The relationship I have with my oncologist is a really good one. He deserves credit for sticking with me, listening to me, and working for what I want. He knows how I feel. Yes, I’d love to be someone who visits her oncologist once a year, and eventually less than that, but it’s not the kind of survivor I am. I’m getting active treatment. I go to my doctor a lot. Sometimes it means I may be a pain in the butt. I do get all my questions answered. I even come up with some good ideas from time to time. The good news is my oncologist doesn’t have a chance to forget about me. If I don’t speak up for me, who will? I am my own best advocate.
Oncologists differ from one another. They’re human just like the rest of us. I met with a couple oncologists at Mayo Clinic in Rochester, MN, shortly after my initial diagnosis. Overall, they agreed with the treatment plan suggested at Carbone Cancer Center in Madison. Mayo was more open to surgery options. I liked them quite a bit but it was just too far a trek for regular care. I had top-notch care a few mere miles from home.
A couple of years ago I sought out another second opinion within my provider network and it wasn’t very helpful. It wasn’t hurtful either, just not worthwhile. This oncologist let me know what his opinion was on my options. I let him know what I thought of his limited research. He was not open to complementary cancer supports. I was not a good fit with this oncologist. In my opinion, he defines healing with a very limited scope. Every once in a while I see a clip of him on the local news. He has a great reputation, but I am so glad I have the oncologist I do, who also has an excellent reputation. My position is that healing includes many different aspects that work together.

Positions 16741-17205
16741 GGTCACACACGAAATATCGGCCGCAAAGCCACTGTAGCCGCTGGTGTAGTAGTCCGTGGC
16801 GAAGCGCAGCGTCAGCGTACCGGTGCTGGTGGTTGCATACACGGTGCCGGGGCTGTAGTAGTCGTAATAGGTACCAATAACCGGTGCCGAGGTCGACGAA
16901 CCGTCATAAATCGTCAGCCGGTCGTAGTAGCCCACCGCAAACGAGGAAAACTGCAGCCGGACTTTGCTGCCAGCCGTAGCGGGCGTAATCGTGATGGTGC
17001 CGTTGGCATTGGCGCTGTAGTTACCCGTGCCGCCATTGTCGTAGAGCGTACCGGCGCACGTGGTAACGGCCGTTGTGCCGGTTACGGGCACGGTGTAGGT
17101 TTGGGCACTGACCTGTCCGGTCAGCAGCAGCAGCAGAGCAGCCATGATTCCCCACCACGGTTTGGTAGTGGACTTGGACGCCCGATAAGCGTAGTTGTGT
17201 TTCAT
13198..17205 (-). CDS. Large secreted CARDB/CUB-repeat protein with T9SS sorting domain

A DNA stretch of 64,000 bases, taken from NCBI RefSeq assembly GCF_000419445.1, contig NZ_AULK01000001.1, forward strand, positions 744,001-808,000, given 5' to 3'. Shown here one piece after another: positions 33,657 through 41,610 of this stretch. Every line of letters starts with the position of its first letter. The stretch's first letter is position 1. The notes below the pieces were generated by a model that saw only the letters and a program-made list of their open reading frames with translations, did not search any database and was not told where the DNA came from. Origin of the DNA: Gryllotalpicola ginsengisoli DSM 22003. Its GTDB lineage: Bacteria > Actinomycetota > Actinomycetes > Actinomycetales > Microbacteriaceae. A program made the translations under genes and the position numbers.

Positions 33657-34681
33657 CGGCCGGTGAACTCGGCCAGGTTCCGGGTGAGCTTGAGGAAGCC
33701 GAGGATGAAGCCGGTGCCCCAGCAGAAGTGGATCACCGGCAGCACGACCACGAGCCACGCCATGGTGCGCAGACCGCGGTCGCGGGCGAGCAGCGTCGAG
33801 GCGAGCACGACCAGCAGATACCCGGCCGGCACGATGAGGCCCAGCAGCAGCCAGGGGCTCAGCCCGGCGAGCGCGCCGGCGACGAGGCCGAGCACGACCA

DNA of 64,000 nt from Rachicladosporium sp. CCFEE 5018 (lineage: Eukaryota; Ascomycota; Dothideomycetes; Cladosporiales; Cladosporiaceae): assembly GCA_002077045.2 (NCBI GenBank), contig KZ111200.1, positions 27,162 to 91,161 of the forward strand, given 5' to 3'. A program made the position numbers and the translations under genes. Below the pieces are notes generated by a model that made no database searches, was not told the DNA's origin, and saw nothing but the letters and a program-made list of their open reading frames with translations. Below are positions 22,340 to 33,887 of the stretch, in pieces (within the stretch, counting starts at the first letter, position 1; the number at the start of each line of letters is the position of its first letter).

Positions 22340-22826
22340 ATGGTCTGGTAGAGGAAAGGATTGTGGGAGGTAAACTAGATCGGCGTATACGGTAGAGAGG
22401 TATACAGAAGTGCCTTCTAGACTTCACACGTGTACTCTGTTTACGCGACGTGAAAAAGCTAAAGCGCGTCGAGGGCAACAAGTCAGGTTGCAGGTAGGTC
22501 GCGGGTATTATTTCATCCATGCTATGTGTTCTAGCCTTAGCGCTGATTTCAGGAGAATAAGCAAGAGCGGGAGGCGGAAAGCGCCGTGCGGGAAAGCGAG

I’m going to repeat that: Healing includes many different aspects that work together.
No one heals in a sterile petri dish or test tube.
My health journal helps keep all my medical information together.
A health journal has been incredibly useful for my oncology visits. It really helps with dates and specifics as to how I’m feeling, my questions, how and when medications were tweaked. I am a planner. I make the most of the short time I have with my doctor. Sometimes it isn’t so short, but again, that’s the kind of survivor I am, and I’m going to take the time I need. My health depends on it. I believe one reason I’m still doing well is because I’m able to keep really detailed notes to report to my doctor and have one place to keep all my information.
I’m also more of an anxious person than I used to be. Cancer and anxiety go together. Keeping a health journal eases some of my anxiety because it gives me power. An added benefit is the built-in memory that naturally exists with documentation.
Ask questions. A short office visit doesn’t suffice for what I need to feel as a satisfactory visit, even with my health journal in tow. It wouldn’t hurt if office visits were about ten minutes longer than they are now. The oncology nurses are good resources in getting word to your doctor, as is electronically messaging your doctor through MyChart or any similar online technology. I am important enough, and so are you, to have your questions and concerns answered and acknowledged in a way that you understand. It is okay to disagree. I do believe everyone is there to advocate for your best care, but that doesn’t mean you blindly agree to something you don’t understand or have reservations about. There may be something even better for you.